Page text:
But very clearly, we heard Vice President Cheney, rather matter of fact, on a Sunday talk show where he was asked if he would like -- he said if I had bin Laden's head on this table that would still not end terrorism concerns around the world. Saying it's not just bin Laden, there are terrorism cells around the world. And when that interviewer asked if he would like to have bin Laden's head, Mr. Cheney said he'd like it right now.

LIN: All right.

WALLACE: So you can see tough talk from the White House.

LIN: Much tough talk, and certainly the Taliban in Afghanistan warning that any strike against Afghanistan might very well increase the chance of terrorism against Americans all around the world.

Thank you very much. Kelly Wallace reporting from the White House this morning.

HARRIS: Sign of some tough talk but it's tough talk the American public wants to hear right about now.

And let's check in now at ground zero. CNN's Alessio Vinci is there standing by. And we understand that there is quite a challenge there for those who -- the engineers who are actually helping the rescue workers right now pick through that rubble there.

Alessio, good morning.


Well, it's been a gigantic rescue operation here. We have been here all night and I can tell you that we have seen a lot of activity here. And we're still only getting the feeling that nobody here is really wants to give up the hope that perhaps somewhere underneath a big pile of rubble there might be still some survivors, although, of course, the chances of finding anybody alive after a week are really grim.

Lots of activity, as I said. We have seen several rescue workers going in. We've even seen a team of FBI agents. Of course this is not just a disaster area, it is also a huge crime scene. FBI agents there perhaps looking for some evidence that can give us some more clues about who these hijackers really were.

A week after the crash, as I said, the big pile of rubble behind me still smoldering. We understand that there is still some fires underneath the big pile of rubble. And one of the rescue officials telling us that it is considerable that some survivors, although unlikely, some survivors may still be alive in small pockets of air and, therefore, this rescue operation is proceeding extremely slowly because they have to remove the pieces of bricks one by one using their hands because they don't want to use the heavy machinery that would shift the big rubble and eventually close those air pockets. Most firemen with whom we have been speaking are telling us that it is their duty to continue this search operation despite the fact that the chances of finding anybody alive are really grim. And others are telling -- are telling us that they have a special motivation.


CAPT. DALE BROWN, INTERMOUNTAIN FIRE DEPARTMENT: Every firefighter faces disasters at one point of another, usually much smaller than this. I think every guy here realizes that death is a part of any kind of situation, this is just on a much larger level. I think most guys right now they're dealing with it OK. Most guys with the New York Fire Department are just feeling this tremendous loss. Most of them know somebody.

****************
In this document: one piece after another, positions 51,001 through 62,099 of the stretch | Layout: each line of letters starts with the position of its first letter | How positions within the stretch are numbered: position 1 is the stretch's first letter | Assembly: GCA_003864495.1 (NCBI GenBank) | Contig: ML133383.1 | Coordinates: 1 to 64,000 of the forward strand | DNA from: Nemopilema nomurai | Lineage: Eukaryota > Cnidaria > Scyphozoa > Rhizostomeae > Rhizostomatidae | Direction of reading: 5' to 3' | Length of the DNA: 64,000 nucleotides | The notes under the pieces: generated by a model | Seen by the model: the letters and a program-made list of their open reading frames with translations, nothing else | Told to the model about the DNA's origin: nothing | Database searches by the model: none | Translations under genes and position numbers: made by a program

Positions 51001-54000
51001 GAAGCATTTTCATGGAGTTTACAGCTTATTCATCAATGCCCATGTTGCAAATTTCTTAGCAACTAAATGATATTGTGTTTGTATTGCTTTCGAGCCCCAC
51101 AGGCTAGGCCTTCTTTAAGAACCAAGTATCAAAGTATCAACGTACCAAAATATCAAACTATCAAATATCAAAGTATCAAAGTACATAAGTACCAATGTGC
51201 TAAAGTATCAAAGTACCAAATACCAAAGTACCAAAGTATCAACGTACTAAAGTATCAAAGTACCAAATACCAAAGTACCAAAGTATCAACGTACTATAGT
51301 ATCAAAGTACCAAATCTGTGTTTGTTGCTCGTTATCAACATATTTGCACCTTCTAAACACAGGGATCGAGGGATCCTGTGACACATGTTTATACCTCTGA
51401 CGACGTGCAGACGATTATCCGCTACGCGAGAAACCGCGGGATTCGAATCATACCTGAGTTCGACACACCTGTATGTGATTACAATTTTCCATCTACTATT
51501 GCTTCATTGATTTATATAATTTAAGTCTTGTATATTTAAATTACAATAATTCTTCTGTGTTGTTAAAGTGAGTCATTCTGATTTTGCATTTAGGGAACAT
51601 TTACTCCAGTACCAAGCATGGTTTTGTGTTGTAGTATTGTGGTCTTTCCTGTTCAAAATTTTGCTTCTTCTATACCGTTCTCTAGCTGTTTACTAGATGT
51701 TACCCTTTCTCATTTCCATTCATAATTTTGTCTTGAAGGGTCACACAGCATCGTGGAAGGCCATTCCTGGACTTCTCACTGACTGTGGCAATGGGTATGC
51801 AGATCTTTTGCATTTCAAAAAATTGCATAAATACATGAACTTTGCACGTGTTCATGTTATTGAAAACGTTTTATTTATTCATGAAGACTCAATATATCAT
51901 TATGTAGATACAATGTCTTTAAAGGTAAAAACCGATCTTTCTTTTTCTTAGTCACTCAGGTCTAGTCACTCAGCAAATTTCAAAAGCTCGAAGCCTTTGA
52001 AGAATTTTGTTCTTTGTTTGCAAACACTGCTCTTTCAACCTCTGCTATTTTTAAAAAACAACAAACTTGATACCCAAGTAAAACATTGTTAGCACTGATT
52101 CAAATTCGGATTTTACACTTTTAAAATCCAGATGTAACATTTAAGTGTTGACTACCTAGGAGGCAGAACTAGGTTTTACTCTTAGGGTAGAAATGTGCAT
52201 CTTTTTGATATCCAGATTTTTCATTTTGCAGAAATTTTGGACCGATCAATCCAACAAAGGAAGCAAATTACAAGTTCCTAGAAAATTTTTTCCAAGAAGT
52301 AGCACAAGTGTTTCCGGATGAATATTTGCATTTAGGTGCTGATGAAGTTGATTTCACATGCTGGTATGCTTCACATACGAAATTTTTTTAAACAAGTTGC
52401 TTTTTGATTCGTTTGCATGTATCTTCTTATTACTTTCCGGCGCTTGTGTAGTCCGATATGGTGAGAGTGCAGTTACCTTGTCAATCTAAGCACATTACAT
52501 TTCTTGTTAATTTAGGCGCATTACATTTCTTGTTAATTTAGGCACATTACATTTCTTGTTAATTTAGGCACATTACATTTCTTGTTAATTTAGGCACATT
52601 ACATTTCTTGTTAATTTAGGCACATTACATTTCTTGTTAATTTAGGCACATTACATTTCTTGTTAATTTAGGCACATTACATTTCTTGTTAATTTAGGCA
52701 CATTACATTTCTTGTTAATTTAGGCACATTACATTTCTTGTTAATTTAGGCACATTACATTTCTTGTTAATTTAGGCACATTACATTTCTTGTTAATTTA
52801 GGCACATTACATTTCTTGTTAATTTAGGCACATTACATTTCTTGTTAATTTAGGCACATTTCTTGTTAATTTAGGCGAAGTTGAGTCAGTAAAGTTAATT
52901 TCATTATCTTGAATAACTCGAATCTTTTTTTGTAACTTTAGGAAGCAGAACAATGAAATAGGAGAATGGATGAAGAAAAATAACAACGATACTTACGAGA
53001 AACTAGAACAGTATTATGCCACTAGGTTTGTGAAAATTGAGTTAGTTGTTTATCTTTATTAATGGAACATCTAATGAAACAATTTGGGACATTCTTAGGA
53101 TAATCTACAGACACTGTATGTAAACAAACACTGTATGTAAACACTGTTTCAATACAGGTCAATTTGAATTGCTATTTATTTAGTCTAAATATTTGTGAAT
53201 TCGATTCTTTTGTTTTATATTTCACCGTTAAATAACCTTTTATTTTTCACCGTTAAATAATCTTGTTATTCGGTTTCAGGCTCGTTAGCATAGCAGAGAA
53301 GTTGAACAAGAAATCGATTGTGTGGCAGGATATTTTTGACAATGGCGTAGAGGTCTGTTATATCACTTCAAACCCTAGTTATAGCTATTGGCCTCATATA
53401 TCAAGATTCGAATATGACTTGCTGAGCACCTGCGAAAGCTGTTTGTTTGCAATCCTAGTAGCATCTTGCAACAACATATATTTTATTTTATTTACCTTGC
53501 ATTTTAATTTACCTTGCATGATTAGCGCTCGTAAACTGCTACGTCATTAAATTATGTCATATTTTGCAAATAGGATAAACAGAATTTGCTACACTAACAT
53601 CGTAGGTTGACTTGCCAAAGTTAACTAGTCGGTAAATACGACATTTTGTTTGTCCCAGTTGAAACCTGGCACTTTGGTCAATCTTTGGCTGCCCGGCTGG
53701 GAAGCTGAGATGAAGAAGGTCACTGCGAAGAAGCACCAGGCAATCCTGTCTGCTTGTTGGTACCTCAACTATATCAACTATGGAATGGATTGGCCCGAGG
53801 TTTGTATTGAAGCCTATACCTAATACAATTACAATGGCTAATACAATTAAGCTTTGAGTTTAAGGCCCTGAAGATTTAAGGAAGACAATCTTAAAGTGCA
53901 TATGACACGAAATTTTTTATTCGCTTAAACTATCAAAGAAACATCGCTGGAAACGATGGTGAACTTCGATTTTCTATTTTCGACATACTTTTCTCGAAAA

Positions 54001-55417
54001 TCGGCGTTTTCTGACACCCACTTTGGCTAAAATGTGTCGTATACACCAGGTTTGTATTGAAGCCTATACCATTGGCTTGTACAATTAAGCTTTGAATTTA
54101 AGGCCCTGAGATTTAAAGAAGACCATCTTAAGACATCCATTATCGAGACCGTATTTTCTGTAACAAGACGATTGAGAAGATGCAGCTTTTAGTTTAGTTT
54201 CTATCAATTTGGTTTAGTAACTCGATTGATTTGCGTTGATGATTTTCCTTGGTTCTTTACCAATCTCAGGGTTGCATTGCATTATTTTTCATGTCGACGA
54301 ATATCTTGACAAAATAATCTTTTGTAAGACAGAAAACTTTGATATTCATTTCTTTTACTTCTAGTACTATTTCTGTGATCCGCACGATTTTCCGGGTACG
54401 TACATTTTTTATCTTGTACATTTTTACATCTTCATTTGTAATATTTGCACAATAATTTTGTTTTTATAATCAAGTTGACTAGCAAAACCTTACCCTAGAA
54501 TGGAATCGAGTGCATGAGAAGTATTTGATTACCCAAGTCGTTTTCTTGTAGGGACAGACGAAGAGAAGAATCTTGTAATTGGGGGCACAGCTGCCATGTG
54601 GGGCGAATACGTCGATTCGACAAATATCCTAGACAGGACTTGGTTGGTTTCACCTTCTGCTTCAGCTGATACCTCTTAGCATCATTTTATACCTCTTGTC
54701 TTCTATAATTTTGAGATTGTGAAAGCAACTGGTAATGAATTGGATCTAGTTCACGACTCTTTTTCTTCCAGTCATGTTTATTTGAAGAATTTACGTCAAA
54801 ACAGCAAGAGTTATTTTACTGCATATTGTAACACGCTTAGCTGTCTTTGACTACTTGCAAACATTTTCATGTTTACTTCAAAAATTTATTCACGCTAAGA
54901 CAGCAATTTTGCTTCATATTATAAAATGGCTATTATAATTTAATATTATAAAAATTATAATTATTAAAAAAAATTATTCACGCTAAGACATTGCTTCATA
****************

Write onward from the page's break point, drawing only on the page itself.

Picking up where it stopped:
JACK O'BRIEN, RESCUE WORKER: And the enthusiasm is still there by the police department and the fire department and the contractors, but there's a lot less people there working. But everybody there is working hard and really hopeful. I think everybody wants to be the one that finds somebody.


VINCI: Leon, we've been asking many rescue workers here how long it will take to remove all of this rubble. Some estimates say 500,000 tons of rubble still remain behind me. The answers vary between two months and a year. So, of course, nobody really here really knows how long it will take. One thing is sure, Leon, is that it will take a lot longer before life will be returned to normal behind me here in lower Manhattan.

HARRIS: Yes, that is...

VINCI: Back to you, Leon.

HARRIS: That is for sure. Alessio, let me ask you something because you referenced that rubble there. I read a report this morning that some experts believe that that rubble might actually be holding the basement together and if it's -- if it's removed that might actually cause more problems. Any word at all yet on how long before they actually reach the basement where many people believe there might actually be a survivable chamber?

VINCI: It is unclear how low they went underneath the level. One of the rescue workers told me yesterday that they went so deep as to the sixth level underground. And if I understand correctly, there are seven levels, although, of course, it is a large area and of course it is separated in different sections. So it is unclear how deep they went so far. However, we also understand that there are certain areas where they can't even get there so it is really difficult for me to say how soon they will get to this large area where some survivors some people say may still be there.

HARRIS: Yes, they are still holding out hope. Alessio Vinci, thank you very much. We'll talk with you later on and much throughout the day -- boy. LIN: It sounds like they're actually getting to that basement level,...

HARRIS: Just about.

LIN: ... but it's a 16-acre field so they've got a really wide stretch to search through.

HARRIS: Yes, about 70 or 80 feet deep so that's going to be a real technical challenge for them.

LIN: All right, well hope is still alive out there.

In a couple of hours, traders are going to be back on Wall Street.

HARRIS: Yes, and many are hoping, if you want to use that word again, that things are going to pick up today. Question though is will there be more selling than buying again today? A huge sell-off yesterday. And try and get a feel for Wall Street's recovery coming up next, don't go away.